As used herein, the term “balance gas” is a reactive or non-reactive gas that carries the working gas through the electrode and ultimately to the substrate. Examples of suitable balance gases include air, oxygen, CO2, O3, NO, nitrogen, helium, and argon, as well as combinations thereof. The flow rate of the total gas mixture is sufficiently high to drive the plasma polymerizing working gas to the substrate to form a contiguous film, as opposed to a powder. Preferably the flow rate of the total gas mixture is such that the velocity of the gas passing through the exit ports at least 0.1 m/s, more preferably at least 1 m/s, and most preferably at least 10 m/s; and preferably not greater than 1000 m/s, more preferably not greater than 500 m/s, and most preferably not greater than 200 m/s.
As defined herein “electrode” refers a single conductive element with an inlet and an outlet or a plurality of conductive elements spaced apart to create one or more gaps for gas to flow through. Thus, the term “through the electrode” refers to gas flowing through the inlet and outlet of the single element or through the gaps of the multiple elements.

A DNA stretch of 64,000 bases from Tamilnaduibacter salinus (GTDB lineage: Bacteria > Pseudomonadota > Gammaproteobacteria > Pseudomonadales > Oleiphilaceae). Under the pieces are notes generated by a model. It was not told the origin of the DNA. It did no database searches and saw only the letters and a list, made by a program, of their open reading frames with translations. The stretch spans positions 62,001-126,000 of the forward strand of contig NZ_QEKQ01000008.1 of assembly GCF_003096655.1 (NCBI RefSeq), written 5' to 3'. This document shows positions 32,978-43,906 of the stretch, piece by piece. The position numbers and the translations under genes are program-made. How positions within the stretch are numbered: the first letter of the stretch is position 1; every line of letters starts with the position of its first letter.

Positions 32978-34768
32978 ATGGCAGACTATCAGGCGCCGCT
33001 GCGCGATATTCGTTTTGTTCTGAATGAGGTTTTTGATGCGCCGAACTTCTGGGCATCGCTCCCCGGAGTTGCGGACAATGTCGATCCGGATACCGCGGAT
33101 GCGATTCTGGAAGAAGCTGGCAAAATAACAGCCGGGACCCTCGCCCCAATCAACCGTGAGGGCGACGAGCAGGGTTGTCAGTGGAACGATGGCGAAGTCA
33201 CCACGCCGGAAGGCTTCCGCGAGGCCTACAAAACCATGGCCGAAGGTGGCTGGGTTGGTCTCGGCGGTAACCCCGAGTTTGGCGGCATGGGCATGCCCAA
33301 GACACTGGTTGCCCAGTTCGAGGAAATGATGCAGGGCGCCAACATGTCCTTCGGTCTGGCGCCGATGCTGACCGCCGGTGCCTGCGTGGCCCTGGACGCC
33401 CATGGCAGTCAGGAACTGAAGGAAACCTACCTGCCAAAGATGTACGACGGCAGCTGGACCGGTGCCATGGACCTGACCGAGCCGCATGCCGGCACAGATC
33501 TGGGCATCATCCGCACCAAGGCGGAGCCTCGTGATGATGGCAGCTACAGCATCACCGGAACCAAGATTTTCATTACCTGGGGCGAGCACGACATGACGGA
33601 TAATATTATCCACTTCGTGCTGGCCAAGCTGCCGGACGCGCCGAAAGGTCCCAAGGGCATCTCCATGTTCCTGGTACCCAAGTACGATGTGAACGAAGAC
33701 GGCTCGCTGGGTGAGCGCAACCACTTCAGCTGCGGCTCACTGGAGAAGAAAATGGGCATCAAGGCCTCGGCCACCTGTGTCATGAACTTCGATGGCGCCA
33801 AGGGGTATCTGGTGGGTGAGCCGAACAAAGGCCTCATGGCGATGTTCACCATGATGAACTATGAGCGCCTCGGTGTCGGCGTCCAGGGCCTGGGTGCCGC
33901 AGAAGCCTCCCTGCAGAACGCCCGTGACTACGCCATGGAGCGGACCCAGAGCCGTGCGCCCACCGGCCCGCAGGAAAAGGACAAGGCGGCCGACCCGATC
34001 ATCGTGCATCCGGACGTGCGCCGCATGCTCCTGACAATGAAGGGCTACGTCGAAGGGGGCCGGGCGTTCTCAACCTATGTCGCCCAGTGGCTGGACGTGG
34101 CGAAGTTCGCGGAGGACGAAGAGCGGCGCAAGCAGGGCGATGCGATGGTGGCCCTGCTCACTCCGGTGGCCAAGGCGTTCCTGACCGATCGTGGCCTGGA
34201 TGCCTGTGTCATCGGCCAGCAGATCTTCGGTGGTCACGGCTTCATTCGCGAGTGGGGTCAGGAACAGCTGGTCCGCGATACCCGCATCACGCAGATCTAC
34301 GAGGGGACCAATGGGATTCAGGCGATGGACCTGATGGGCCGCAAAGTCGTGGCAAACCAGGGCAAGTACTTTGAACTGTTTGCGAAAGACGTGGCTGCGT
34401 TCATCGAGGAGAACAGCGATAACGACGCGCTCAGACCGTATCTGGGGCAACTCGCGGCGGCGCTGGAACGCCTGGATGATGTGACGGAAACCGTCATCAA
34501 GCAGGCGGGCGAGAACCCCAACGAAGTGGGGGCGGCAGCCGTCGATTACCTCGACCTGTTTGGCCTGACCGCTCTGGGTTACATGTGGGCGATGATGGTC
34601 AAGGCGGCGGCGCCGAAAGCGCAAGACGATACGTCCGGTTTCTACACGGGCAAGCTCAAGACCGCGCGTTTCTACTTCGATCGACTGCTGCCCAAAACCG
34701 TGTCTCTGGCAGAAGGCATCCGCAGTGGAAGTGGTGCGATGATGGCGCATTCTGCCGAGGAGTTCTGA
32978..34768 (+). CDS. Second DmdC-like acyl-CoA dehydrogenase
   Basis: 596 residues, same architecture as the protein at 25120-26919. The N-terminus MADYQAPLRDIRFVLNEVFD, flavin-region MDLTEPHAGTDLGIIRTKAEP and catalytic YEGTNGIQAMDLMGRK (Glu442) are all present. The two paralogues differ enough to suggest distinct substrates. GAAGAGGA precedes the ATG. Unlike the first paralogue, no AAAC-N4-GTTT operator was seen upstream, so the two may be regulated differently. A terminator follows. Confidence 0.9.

In addition to the significance of control of absolute flow rates, control of the relative flow rates of the balance gas and the working gas, which determines the concentration of working gas in the total gas mixture, also contributes to the quality of the coating formed on the substrate. The concentration of the working gas in the total gas mixture entering the corona discharge is sufficient to create a deposit, preferably an optically clear coating, with a minimization of gas phase nucleation. Gas phase nucleation causes granule and powder formation in the coating, which results in diminished physical properties therein, as well as equipment fouling, which leads to costly downtime. The concentration of the working gas in the total gas mixture depends on the nature of the working gas and the balance gas as well as the type of coating or surface modification desired, but is preferably not less than 1 ppm, more preferably not less than 5 ppm, and most preferably not less than 10 ppm; and preferably not greater than 2000 ppm, more preferably not greater than 1000 ppm, and most preferably not greater than 500 ppm. Although it is possible to carry out the process of the present by applying a vacuum or partial vacuum in the corona discharge region, (that is, the region where the corona discharge is formed) the process is preferably carried out so that the corona discharge region is not subject to any vacuum or partial vacuum; that is, the process is preferably carried out at atmospheric pressure.